Inflammatory Bowel Disease (IBD) affects more than one million Americans and is characterized by visceral hypersensitivity (VH), the mechanisms of which are not fully understood. The Central Nervous System immune cells, microglia, have been implicated in neuropathic pain and VH, with increased degrees of activation correlating with increased hypersensitivity; however, their role in visceral pain has been less studied.
This project is the first to investigate functional properties of microglia in the dorsal horn of rats with VH due to acute colon inflammation. We hypothesized that colon inflammation-induced microglial activation contributes to VH, which is diminished by reversion of microglia to a less reactive state.
This hypothesis was tested in two specific aims. In specific aim 1, we demonstrated a shift in microglial morphology from a surveillance state to a reactive state characterized by increased expression of CD11b and Iba1 proteins and membrane purinergic receptors (P2X4 and P2Y12). In specific aim 2, we showed that colon inflammation-induced VH is reversed by inhibiting microglia with minocycline, causing them to revert to a less reactive state.
Colon inflammation was induced in adult rats using intracolonic administration of 2,4,6-trinitrobenzenesulfonic acid. VH was evaluated in rats with colon inflammation and naïve rats using electromyography (EMG) recordings. Cellular markers and protein expression were evaluated in both groups using immunohistochemistry, Western blotting, and real-time PCR. Since neuronal hyperexcitability is associated with VH, extracellular action potentials from spinal cord neurons were recorded to determine whether there is a correlation between neuronal hyperexcitability and microglial activation.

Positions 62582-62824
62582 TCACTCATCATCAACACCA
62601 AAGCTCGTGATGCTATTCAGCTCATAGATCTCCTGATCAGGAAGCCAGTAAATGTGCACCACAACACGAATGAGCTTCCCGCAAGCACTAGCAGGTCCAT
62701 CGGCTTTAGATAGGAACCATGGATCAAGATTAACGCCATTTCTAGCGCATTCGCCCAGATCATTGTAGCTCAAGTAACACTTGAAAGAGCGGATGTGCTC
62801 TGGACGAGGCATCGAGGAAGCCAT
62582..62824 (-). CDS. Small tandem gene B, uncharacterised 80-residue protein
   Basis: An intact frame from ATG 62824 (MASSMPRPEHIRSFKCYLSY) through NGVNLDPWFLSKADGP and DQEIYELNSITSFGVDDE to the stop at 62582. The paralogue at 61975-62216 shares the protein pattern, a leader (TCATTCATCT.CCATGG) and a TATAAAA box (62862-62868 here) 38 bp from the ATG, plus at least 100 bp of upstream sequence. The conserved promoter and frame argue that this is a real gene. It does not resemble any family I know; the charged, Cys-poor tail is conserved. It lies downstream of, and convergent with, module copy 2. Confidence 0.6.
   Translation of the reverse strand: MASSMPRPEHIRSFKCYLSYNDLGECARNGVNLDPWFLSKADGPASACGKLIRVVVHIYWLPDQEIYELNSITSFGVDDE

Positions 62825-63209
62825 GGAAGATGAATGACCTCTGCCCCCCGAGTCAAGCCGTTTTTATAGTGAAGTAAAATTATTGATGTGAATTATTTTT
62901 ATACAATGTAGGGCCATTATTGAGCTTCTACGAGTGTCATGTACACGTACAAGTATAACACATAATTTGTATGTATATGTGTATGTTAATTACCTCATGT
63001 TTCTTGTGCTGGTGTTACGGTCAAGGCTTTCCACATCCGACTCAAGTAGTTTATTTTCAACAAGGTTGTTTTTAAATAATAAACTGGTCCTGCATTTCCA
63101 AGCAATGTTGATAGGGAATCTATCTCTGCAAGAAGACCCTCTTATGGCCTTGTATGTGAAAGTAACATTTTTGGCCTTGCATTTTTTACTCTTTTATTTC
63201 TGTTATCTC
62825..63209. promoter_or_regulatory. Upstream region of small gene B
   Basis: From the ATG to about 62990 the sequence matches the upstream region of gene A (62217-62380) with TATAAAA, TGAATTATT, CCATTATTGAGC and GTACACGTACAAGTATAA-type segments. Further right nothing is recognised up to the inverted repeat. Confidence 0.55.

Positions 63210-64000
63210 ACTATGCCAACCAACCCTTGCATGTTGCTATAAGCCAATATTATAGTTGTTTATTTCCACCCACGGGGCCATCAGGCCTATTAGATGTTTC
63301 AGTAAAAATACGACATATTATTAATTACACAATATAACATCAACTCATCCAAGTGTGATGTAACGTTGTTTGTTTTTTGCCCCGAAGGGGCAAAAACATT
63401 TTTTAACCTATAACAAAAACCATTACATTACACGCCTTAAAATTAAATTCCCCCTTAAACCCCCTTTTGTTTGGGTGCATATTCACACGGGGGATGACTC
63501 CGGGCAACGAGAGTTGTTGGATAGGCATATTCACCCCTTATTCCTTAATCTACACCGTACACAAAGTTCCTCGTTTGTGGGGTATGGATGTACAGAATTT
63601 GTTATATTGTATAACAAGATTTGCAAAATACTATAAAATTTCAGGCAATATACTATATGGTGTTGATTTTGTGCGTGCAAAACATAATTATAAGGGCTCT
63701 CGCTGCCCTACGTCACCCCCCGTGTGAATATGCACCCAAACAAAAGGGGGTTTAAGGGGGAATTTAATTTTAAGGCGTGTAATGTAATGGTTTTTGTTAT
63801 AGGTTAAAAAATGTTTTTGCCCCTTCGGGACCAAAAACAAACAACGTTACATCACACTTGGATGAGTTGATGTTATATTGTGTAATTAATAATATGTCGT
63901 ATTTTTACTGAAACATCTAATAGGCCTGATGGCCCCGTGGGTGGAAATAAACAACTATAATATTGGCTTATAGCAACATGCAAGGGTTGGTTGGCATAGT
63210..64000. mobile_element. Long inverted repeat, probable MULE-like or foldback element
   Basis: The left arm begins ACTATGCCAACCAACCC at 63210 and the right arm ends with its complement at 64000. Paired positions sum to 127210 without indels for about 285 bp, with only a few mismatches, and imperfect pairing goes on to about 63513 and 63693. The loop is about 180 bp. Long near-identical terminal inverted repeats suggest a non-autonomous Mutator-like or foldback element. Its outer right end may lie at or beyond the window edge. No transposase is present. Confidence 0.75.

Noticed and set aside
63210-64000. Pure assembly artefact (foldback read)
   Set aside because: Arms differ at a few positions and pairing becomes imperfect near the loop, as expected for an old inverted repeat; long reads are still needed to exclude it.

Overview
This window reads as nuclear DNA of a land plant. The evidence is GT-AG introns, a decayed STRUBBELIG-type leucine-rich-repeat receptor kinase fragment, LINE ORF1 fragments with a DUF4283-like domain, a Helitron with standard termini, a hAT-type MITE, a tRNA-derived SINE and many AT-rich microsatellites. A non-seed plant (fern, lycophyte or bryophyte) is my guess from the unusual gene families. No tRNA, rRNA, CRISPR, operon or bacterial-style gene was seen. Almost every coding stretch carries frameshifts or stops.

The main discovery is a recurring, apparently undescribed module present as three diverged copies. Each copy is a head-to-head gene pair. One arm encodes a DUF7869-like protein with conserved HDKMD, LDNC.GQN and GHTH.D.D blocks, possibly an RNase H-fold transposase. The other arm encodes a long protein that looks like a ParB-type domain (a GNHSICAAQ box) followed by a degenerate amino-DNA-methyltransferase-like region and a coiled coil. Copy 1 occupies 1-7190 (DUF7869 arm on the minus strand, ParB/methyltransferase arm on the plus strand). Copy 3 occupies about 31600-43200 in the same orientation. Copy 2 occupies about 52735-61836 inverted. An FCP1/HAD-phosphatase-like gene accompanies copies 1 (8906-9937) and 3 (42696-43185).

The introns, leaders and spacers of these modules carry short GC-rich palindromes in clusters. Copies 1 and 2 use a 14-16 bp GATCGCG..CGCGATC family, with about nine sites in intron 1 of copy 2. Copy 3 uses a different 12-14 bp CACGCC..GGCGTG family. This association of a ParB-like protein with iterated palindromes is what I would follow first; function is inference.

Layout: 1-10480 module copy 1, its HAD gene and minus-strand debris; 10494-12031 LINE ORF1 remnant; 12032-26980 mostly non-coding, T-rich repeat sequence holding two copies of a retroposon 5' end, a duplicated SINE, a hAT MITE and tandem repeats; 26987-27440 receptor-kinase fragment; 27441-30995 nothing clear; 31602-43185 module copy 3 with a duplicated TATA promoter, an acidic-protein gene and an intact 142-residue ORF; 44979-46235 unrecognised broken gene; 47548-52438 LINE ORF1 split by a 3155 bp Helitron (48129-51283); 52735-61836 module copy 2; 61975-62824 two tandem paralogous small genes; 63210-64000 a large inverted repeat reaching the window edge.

We observed increased EMG responses in rats with TNBS-induced colon inflammation compared to naïve rats, which corresponded with increased expression of markers of microglial activation as well as changes in the expression of P2Y12R but not P2X4R In the dorsal horn of spinal cord segments L6-S1. Minocycline treatment, known to inhibit microglial activation, attenuated the EMG responses and resulted in a downregulation of markers of microglial activation. Furthermore, neuronal responses in L6-S1 of TNBS-treated rats were attenuated by minocycline, whereas naïve neuronal responses were not affected by minocycline. This further implicates microglia in the process of VH due to colon inflammation.
|Advisor:||Al-Chaer, Elie D.|
|Commitee:||Davies, David L., Drew, Paul D., Harik, Sami I., Hayar, Abdallah, Saab, Carl|
|School:||University of Arkansas for Medical Sciences|
|Department:||Neurobiology and Developmental Science|
|School Location:||United States -- Arkansas|
|Source:||DAI-B 72/12, Dissertation Abstracts International|
|Keywords:||Colon inflammation, Hypersensitivity, Inflammatory bowel disease, Microglia, Visceral pain|
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